Inside Scoop: Island To Island Waterman Relay

Maggie Adams I2I

Story by Maggie Adams
If you had asked me two years ago, would I do a 28 nautical mile relay race across the California Channel Islands from Santa Barbara Island to Two Harbors Island Isthmus, Catalina, CA? I would have said, “no way, you are crazy!

I started standup paddleboarding about 2yrs. ago, but got more serious & passionate about the sport this last year. So I’m fairly new to the whole SUP community. I obtained a SUP Level 2 certification in March 2014 with the American Canoe Association (ACA).

I started my business, Blue Paddle SUP in May 2014. I enjoy many aspects of SUP from instructing beginner and intermediate paddlers to SUP Fitness training, and SUP Racing. Stand up Paddle boarding has also allowed me opportunities to give back & volunteer at paddle events, and raise money for various charities. Island to Island Waterman Relay is one of those charities!

On Oct 11th I participated in the Island-to-Island Waterman Relay Race. Giles Finlayson organizes the race annually. Along with the help of Pam Strom, and sponsors Surfride, Westwind Productions, Stay Covered, Wyland, Made to Move Physical Therapy, Are You Inspired Yet, HapiFish, Paddle Planet, & Starboard.

All proceeds from the race go to City of Hope and San Diego Cancer Research Institute. I believe this year Giles Finlayson raised close to $25,000 for cancer research! Island-to-Island is a 28 nautical mile relay race for prone, OC-1, surf ski, & stand up paddleboard.

The race begins on the water at Santa Barbara Island and finishes at Two Harbors Isthmus on Catalina Island.

Depending on your vessel and paddler, time to finish the race varied from 5 hours and 45 minutes to 7 hours and 30 minutes. Island-to-Island is the opportunity to join other paddlers for a channel crossing in California while raising money for cancer.

The race this year did not provide us with very much wind, so we had do a little more paddling to get to the finish!

During a race like this, you have to be flexible. For example, we were supposed to be the 2nd all women’s team doing the relay this year, but things got changed around at the last minute. One of the teams needed a 3rd paddler.

It just so happen that my fellow teammate, Claudette Baker had brought her son, Stephen Baker along for the experience. Stephen is only 13 yrs. old, and has only been paddling for about 6 months.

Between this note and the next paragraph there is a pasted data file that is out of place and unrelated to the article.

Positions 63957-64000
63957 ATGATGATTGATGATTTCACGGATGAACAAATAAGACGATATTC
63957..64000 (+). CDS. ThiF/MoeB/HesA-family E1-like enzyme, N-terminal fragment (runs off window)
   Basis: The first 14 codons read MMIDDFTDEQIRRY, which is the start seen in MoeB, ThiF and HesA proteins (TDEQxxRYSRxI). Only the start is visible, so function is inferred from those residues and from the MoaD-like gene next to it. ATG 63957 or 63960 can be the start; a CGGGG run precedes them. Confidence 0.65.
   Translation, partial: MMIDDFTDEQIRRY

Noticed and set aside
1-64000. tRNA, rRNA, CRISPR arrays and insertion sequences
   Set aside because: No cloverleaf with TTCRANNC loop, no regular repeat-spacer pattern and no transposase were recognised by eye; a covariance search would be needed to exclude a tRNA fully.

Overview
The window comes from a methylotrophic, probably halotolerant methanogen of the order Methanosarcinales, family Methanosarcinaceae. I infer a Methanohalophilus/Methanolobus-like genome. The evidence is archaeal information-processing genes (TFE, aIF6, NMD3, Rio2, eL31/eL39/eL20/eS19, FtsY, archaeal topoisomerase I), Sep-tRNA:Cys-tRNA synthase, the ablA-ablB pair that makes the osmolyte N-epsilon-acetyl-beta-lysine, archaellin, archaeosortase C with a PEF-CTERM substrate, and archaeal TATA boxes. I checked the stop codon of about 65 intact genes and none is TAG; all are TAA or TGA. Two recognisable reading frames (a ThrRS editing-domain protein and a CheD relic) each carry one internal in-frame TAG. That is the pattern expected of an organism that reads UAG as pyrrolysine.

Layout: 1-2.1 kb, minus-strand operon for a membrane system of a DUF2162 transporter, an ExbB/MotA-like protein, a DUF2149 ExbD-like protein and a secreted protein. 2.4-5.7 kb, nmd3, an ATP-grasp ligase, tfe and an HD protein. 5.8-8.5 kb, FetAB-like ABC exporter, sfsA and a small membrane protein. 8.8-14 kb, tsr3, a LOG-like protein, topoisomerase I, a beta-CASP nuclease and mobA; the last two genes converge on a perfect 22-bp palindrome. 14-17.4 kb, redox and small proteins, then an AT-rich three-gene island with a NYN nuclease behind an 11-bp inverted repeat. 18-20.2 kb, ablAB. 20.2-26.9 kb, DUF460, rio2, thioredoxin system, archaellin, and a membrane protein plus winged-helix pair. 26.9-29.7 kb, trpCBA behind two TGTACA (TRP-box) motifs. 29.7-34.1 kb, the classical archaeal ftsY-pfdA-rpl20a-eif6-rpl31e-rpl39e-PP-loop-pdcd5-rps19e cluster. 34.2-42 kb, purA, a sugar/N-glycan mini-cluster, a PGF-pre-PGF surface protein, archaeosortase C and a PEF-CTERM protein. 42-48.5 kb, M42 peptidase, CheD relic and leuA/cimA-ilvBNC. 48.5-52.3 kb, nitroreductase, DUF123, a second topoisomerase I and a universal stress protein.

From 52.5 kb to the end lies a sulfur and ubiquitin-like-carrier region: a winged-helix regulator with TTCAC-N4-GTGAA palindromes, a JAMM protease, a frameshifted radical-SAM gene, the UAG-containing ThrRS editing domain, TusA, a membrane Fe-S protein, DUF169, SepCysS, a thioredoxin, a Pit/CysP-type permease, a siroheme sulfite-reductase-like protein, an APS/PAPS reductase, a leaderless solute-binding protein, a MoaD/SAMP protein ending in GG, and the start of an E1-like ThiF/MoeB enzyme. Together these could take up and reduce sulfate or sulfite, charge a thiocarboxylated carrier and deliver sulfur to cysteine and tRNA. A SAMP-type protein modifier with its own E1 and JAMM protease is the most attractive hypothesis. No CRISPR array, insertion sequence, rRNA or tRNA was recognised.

He competed in the Battle of the Paddle this year, and trains weekly with The Paddle Academy in Dana Point. We now became known as team Two Moms & The Dude. I was so proud of our team, and our encouragement we provided each other along the way.

We had all paddled in the ocean & entered sup races, but this was a new experience. One I don’t think any of us will forget! A week and a half before the race I received a call from our boat escort. Our skipper informed me that his boat was not going to be ready for the race due to mechanical problems.

We managed to secure another boat escort 5 days before the race. Our boat captain Stacy Sinclair & crew took very good care of us. We arrived at Santa Barbara Island Friday night Oct.10, 2014 on Rhiannon, a 44ft. Kelly Peterson cutter rig sailboat. The race started the next morning at 9:30. I drew the lucky straw & would be at the start with Jaime Mitchell, Ryland Hart, Woody Maxwell, & 8 other team starters.

The biggest logistics to any distance paddle relay race on the ocean is securing your boat escort. This was my number one concern when I signed up for the race. It all ends up working itself out somehow. You just have to believe in yourself & what you are doing.

We slept on the sailboat the night before the race. This is advantageous because you are at the start of the race (Santa Barbara Island) when you wake up. Of course, sleeping on a sailboat is not for everyone (me included).

The other option is to stay at Two Harbors Isthmus on Friday night, and boat over early on Saturday morning (about an hour boat ride). We weren’t able to practice our switches prior to the race, but I recommend doing this if you can. For the race, we tied the dingy to the side of the sailboat, and we would enter & exit via the dingy. Each racer paddled for 20 minutes and than we would switch. We would count down for the paddler to let them know when they had 10 min., 5 min., & than 2 min. At 2 minutes the boat come to the paddler, & the skipper would put the engine in neutral, & we would do the switch. In between paddles we would drink water, coconut water, & juices.

We ate fruit such as grapes, apples, & oranges, & protein bars. During this type of race it’s important to stay hydrated. It took our team 71/2 hours to reach the finish. After the race we joined our fellow racers at the luau party, and enjoyed a couple of buffalo milks together (special island drink)!

It was an awesome adventure/journey and I look forward to doing it again next year! The ocean was a glorious blue-one that will be with me forever. We saw a blue whale, and a couple of pods of Dolphins along the way. You too should do it! –Maggie Adams


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